They say that violence solves nothing. They also argue that might makes right. Apparently, the notions of conflict and its brutal byplay are at odds with each other - just like those both for and against such sentiments. Indeed, when it comes to the movies, ending things in a hail of gunfire has been a creative go to move. From the moment we saw The Great Train Robbery and its weapon aimed directly at the audience to today’s reliance of shaky cam chaos to create a sense of “being there,” bullets and the devices which deliver them have become the exclamation point on any action effort. Indeed, the genre seems to be built on the notion of bigger and badder, from the accent on increased bloodshed to the attempt to turn such aggression into a thing of (questionable) beauty.
It’s with that in mind that we offer up this take on 10 of the Greatest Last Act Shoot Outs in Modern Movie History. Yes, we are avoiding almost everything prior to the ‘70s, since in the earliest days of the medium, firefights were almost cartoonish in the brevity…and believability. As we entered the Me Decade, splatter became the new black, meaning that many a great filmmaker needed to add arterial spray to their already over the top treatment of the whole good guy/bad guy dynamic. Nowadays, (as in the new release, Easy Money, out on DVD and Blur-ray) no fashionable finale would be seen dead without a healthy dose of gore. While there are other examples worth noting (the last hurrah for Butch and Sundance, Bonnie and Clyde, and of course, anything in Shoot ‘Em Up, these are our favorites, beginning with one of the guiltiest of gun-based pleasures.
As far as outrageous bloodbaths go, you can’t beat Sylvester Stallone against what seems to be the entire Burmese army. Stationed behind a massive mobile gun, tons of ammunition at his disposal, and a turkey shoot vantage point, our aging mercenary blows off more arms, legs, heads, and other body parts than a series of ludicrous landmines. Add in the moments of gory hand to hand, and you’ve got one of the more sadistic splatter jobs ever. Satisfying, in a sickening kind of way.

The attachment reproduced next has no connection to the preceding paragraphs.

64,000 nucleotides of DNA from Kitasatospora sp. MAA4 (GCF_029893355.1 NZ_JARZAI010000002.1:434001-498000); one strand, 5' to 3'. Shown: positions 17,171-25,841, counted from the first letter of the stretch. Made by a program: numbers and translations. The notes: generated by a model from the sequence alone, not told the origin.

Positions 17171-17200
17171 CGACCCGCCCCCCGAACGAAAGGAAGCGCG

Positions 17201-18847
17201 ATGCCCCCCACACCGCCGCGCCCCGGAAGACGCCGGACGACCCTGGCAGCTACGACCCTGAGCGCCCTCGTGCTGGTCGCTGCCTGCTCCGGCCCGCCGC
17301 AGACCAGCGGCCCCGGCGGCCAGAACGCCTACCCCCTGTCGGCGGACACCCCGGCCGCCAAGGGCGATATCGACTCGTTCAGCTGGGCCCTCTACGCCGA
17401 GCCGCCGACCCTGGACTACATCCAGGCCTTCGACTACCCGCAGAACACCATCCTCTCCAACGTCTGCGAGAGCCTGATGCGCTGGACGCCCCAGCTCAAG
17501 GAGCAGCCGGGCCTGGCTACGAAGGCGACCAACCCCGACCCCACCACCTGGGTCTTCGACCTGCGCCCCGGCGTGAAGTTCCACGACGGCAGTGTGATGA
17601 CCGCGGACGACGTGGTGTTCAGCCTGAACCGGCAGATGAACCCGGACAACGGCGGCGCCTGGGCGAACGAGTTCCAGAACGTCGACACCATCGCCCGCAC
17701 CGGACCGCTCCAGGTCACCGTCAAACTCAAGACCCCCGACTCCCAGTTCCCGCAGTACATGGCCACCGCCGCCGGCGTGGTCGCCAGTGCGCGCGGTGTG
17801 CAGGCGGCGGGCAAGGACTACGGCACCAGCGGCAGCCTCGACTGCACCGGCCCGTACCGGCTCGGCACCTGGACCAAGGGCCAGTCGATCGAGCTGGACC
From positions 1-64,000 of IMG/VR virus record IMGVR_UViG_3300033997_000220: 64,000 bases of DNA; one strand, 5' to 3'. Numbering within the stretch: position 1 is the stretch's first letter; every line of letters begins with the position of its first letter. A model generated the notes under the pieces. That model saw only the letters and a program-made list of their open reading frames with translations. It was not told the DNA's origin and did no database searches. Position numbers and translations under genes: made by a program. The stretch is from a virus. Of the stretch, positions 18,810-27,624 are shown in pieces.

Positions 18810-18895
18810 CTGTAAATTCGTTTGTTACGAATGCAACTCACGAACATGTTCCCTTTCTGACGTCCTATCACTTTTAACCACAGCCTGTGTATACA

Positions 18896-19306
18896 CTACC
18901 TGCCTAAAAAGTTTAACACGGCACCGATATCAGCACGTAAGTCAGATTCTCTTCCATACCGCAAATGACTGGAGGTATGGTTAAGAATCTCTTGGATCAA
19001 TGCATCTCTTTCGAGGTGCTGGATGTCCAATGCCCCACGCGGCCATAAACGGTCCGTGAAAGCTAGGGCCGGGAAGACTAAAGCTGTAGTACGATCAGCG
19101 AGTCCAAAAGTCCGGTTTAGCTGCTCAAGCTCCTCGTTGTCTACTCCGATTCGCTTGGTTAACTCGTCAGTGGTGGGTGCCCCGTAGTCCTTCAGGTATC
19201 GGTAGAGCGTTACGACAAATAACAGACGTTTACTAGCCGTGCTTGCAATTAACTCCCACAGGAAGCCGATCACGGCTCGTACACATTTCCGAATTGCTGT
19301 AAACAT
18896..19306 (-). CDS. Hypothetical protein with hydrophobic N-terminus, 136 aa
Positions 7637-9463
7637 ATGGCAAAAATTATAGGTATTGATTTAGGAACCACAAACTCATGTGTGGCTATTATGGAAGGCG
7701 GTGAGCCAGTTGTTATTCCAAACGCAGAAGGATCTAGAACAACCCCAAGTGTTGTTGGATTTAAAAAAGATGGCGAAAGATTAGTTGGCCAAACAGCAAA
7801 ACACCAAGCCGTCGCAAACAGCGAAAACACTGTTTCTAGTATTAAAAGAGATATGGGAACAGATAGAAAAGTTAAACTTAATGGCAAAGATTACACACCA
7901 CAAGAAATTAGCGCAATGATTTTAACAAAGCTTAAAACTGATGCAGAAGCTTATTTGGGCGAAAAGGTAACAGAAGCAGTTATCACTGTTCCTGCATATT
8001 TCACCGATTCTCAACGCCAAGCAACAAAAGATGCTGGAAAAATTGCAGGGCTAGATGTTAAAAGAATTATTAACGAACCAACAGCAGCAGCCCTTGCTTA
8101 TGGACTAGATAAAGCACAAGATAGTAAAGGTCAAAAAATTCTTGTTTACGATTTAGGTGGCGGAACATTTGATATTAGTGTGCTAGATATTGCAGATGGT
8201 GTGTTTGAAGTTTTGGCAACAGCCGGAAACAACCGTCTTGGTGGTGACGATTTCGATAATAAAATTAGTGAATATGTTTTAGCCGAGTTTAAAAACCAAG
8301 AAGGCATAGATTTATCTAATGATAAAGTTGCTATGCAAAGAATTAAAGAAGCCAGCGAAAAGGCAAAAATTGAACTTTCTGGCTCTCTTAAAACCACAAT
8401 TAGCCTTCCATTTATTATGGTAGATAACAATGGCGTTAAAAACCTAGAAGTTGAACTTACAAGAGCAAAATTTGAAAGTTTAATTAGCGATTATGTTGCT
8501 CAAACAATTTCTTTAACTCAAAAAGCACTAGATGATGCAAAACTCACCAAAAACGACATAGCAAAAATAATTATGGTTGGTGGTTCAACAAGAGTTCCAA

You’ve got to love a film that envisions Adolf Hitler getting a mini-moustache full of hot lead. In this case, Quentin Tarantino rewrites history by having a movie theater filled with Nazis experience the kind of fiery Blitzkrieg the Germans had been spreading around Europe for the previous years. As an inferno rages around them, Brad Pitt’s title terrors unleash a torrent of machine gun fire that wipes both the Third Reich, and reality, clean away.
Set against the backdrop of the end of humanity, Clive Owens’ goal of getting the last pregnant woman to a science group offshore is complicated by, of all things, an all our war between British soldiers and those rebelling against this dystopian military state. Masterfully manipulated by director Alfonso Cuaron and featuring a real emotional investment for the audience, it remains one of the most devastating last act battles ever.
Michael Mann promised us fireworks when he came up with this contemporary urban cops vs. robbers, and the stand-off between the crew of criminal Robert DeNiro and cops lead by Al Pacino is as electrifying as it is brutal. In fact, the gunplay was so authentic that it would inspire a similar, real life crime a few years later. Of all the movies in his amazing canon, Mann manages the near impossible as he creates a definitive depiction of sadistic street fighting.
Controversial in its day for the extent of violence and blood, Sam Peckinpah’s brilliant revisionist Western more or less killed off the genre while massacring most of its cast. Representing a last stand for the aging outlaws, the face-off between the title crew, the Mexican troops, and German advisers remains a post modern primer for all things gun. Pekinpah may not have made any friends in the commercial realm of Hollywood, but his arterial spray statement became the basis for all movie shoot outs to come.
// Moving Pixels
"It's easy to dismiss blood and violence as salacious without considering why it is there, what its context is, and what it might communicate.READ the article